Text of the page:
Monday, December 10, 2012

Nonfiction Writers Anonymous - "Hi I'm Tom King and I write Nonfiction"

I had been listening to the radio – Q on the CBC -- when I heard an appalling comment.  I thought I heard Tom King, author of Inconvenient Indian and many other fabulous books say that reading nonfiction was like herding porcupines with your elbows.  AHHH!!!   My mind reeled and I started in on a head-rant about how its people like him that makes my job seem second rate to fiction writers.  “Reading nonfiction – Oooh, Painful – too many facts – yuck!”  How dare he!  But before I made my head-rant public I listened to the rest of the program, and I looked up a few things about Tom King.

The first thing I learned is that he actually said, “WRITING nonfiction is like herding porcupines with your elbows.”  And that statement I can relate to.  You do have to wrangle disparate accounts into place, and that sometimes can be prickly business. 

The second thing I learned is that Tom King is an award-winning author of several books, a college professor, actor and activist. He was nominated for the Governor-General’s Award twice and in 2004 awarded the Order of Canada. No slub.  And no stranger to nonfiction.  

However, in an interview with Daniel David in the Globe and Mail, King said, “I have a new book coming out in November. It’s called The Inconvenient Indian. Non-fiction. Sort of.”

Sort of???  Is it true or not? All true and nothing but the truth??  Then why waffle?

King goes on to explain. “I’m calling it a narrative history. I know what a history looks like, with footnotes and all. This is more of a narrative history. I think I say in the book that it’s more of an adult conversation that I’ve been having with myself for most of my life.”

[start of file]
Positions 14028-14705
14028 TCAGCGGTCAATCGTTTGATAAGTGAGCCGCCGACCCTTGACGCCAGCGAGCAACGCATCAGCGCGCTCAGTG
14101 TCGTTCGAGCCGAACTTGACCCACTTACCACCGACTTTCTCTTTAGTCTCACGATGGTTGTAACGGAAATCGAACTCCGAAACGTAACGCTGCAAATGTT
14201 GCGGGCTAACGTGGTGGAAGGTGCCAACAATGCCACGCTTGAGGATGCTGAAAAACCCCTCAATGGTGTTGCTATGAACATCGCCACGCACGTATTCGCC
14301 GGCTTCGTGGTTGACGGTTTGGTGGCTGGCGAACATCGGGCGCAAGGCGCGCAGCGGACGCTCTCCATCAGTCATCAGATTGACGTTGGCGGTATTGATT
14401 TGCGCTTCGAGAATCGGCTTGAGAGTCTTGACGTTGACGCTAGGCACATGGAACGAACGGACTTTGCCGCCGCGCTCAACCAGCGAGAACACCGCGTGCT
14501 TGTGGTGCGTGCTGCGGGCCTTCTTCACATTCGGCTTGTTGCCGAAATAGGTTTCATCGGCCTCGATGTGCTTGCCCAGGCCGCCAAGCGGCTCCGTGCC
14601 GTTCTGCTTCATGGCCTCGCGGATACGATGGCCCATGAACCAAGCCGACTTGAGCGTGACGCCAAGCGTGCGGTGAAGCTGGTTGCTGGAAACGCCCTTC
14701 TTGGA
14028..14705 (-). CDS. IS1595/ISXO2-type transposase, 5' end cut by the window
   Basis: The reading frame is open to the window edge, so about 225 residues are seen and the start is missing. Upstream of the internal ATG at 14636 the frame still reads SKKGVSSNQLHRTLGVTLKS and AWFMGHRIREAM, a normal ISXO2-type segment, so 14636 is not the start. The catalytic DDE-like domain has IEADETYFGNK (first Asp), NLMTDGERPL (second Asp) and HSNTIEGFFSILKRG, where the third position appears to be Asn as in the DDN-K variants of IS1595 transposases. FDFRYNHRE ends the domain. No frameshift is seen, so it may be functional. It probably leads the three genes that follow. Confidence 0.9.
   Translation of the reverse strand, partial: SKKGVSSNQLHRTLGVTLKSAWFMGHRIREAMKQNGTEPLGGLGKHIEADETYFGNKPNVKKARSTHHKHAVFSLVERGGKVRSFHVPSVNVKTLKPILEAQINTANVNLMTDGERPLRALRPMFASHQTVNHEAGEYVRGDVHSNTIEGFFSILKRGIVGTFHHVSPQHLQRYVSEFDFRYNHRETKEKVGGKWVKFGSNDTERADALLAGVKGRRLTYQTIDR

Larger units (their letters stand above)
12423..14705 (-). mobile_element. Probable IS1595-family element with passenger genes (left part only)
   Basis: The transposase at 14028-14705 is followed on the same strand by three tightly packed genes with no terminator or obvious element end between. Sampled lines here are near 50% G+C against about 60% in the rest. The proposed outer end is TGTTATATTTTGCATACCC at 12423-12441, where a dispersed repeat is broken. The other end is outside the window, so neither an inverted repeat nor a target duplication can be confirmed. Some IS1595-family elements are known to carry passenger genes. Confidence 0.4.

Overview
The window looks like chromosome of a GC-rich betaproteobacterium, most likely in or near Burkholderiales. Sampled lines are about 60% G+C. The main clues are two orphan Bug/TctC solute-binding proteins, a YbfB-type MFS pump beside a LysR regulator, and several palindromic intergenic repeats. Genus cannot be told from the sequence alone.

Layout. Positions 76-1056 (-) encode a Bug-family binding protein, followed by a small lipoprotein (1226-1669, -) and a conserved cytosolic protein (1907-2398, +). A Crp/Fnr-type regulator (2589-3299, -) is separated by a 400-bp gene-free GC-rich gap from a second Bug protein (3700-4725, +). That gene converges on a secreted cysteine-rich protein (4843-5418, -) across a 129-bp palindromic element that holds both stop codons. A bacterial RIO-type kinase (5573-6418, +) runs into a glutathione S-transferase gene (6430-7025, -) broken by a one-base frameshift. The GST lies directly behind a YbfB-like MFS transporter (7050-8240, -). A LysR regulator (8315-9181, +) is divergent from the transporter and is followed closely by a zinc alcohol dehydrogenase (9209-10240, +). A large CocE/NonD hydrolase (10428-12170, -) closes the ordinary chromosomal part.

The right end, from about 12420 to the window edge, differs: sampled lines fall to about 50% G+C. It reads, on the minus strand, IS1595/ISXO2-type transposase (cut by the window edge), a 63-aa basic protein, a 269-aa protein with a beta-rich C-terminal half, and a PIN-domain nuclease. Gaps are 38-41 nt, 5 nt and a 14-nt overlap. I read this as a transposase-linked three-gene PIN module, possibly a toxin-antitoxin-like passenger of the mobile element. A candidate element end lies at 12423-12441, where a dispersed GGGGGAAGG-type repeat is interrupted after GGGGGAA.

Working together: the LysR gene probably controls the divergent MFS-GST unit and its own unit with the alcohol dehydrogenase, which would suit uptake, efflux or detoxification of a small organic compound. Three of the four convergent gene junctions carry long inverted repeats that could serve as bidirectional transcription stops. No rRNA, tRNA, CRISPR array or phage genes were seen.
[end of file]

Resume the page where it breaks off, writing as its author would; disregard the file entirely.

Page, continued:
Now that sounds like a nonfiction book I want to read -- a nonfiction book that raises the bar; a NF book that other NF books can aspire to; a NF book that can walk into a library and make all other NF books shudder with envy. If I wrote that kind of nonfiction book, I’d be hollering from the rooftop and calling myself the new Truman Capote.

I thought we were past the days when nonfiction was considered a synonym for textbook, boring, dull, tedious.  I thought everyone knew that nonfiction simply meant a true story and implied well-told, riveting prose that can take a variety of forms.  But I guess our work is still not done.  So, in the name of nonfiction, I interloaned the Inconvenient Indian. And you know what he said it that? – “…writing a history is herding porcupines with your elbows.” 

OH! A History.  Well – that’s different – never mind!


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